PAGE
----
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Marching to Raise Awareness Of Domestic Violence

S:US operates two domestic violence shelters in NYC offering respite and sanctuary for women and men who are victims of domestic violence and their innocent children who are also impacted. We provide counseling and somewhere they can feel safe and secure so they can rebuild their lives. Read below about a recent march we took part in to raise awareness about domestic violence.

2016-09-26-Dom Viol Awareness March-b-cropPhoto credit: S:US

Domestic violence, abuse, and/or sexual assault touches almost all of us, directly or indirectly. Not a day goes by that we don’t read a sad news story about a domestic abuse situation. On average, nearly 20 people per minute are physically abused by an intimate partner in the United States. During one year, this equates to more than 10 million people.

On Sept. 26, a few days prior to the start of Domestic Violence Awareness month, S:US staff and their friends (both men and women) joined nearly 400 New Yorkers in the 16th Annual Gladys Ricart & Victims of Domestic Violence Memorial Walk / Brides’ March. The purpose of this annual march is to mourn the victims of domestic violence while raising awareness of the horrors of this antisocial criminal behavior.

Our female marchers wore all white, some in their wedding dresses, to honor Gladys Ricart who was shot and killed on her wedding day by her ex-boyfriend. Joining the women in publicly denouncing domestic violence were male marchers, many dressed in all black to represent mourning for those who have lost their lives to this crime.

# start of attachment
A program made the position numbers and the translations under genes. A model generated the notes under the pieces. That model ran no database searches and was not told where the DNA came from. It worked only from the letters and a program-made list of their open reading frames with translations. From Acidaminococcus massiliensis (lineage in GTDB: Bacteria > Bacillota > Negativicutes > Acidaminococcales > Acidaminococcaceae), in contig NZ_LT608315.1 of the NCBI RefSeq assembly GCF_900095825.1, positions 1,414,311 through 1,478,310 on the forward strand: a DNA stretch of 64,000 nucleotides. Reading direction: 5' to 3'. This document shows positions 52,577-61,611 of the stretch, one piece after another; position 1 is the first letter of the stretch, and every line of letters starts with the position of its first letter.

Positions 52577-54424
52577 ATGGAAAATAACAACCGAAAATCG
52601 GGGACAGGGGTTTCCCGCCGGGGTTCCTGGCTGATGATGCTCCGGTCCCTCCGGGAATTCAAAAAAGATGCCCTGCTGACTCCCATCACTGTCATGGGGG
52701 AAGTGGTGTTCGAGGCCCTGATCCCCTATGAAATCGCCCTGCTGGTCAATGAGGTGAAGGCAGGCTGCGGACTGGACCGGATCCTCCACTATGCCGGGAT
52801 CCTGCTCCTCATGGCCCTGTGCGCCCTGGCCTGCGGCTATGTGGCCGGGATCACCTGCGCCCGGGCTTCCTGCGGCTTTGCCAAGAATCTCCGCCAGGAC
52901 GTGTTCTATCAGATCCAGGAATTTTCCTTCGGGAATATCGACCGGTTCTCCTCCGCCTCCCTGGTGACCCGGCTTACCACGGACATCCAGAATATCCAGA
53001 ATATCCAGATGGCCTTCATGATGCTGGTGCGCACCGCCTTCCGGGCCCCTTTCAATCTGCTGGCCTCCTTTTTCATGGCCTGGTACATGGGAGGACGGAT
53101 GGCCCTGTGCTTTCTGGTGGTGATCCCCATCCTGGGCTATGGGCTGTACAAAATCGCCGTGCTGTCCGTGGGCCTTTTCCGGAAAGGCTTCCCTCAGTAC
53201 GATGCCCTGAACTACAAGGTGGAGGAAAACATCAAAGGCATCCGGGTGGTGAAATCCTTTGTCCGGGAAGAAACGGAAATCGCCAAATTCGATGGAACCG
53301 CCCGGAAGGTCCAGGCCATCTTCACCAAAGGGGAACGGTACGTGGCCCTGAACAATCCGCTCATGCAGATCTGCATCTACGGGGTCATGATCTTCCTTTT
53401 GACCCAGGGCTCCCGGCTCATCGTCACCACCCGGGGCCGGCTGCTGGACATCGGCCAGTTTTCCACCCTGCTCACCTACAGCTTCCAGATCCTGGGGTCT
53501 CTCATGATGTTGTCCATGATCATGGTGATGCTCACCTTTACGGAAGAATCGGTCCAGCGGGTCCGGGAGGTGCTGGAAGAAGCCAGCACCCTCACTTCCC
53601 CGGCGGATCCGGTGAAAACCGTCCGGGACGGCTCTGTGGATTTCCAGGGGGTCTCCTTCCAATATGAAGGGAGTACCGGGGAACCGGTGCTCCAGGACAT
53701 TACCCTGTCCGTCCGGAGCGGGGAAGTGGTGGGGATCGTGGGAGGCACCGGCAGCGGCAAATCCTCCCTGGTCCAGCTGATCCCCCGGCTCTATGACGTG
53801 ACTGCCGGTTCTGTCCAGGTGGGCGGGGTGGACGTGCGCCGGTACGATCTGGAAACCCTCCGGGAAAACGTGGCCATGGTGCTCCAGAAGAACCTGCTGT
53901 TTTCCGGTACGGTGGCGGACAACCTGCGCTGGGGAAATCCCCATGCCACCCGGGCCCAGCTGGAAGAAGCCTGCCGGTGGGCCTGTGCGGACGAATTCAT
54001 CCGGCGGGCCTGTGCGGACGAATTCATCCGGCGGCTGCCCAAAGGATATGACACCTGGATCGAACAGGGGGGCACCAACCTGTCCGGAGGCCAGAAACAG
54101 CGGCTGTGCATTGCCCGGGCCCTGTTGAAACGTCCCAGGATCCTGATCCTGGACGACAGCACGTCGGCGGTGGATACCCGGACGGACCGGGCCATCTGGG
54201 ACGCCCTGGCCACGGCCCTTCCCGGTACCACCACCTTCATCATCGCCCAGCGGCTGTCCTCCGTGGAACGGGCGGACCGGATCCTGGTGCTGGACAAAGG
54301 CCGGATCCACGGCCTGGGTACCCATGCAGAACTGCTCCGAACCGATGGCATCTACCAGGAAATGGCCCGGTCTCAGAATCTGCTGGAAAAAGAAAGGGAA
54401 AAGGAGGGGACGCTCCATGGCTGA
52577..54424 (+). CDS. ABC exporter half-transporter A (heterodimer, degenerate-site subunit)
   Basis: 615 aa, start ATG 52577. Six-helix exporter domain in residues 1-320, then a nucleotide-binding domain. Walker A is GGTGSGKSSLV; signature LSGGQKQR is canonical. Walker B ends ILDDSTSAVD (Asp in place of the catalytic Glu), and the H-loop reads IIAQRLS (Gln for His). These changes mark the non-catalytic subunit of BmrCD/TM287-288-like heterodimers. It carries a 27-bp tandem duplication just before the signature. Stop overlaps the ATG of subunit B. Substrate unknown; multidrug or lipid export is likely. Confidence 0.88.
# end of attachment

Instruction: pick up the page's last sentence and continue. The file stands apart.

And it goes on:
Marchers walked for six miles, starting from Christ Church in Manhattan, each carrying a picture of someone whose life was taken as a result of domestic violence. The march took them into the South Bronx and then to Harlem ending at the Julia de Burgos Latino Cultural Center where they placed the pictures at the podium in memory of their loved ones.

At various points during the march, elected officials, domestic violence survivors and family members of murder victims addressed the crowd about their experience with domestic violence. First Lady Chirlane McCray kicked off the event by addressing the marchers about the significance of the march and the importance of stamping out domestic violence. She said, “I join brave allies in the Brides March who take to the streets to say, ‘No more violence against women!’”


  • If you, or someone you know, is a victim of domestic violence, call the Violence Intervention Program 1-800-664-5880
  • Domestic violence is a learned behavior.  If you need help to change that behavior call the NYC Domestic Violence Hotline on 1-800-799-7233 to learn about a program in your local area.


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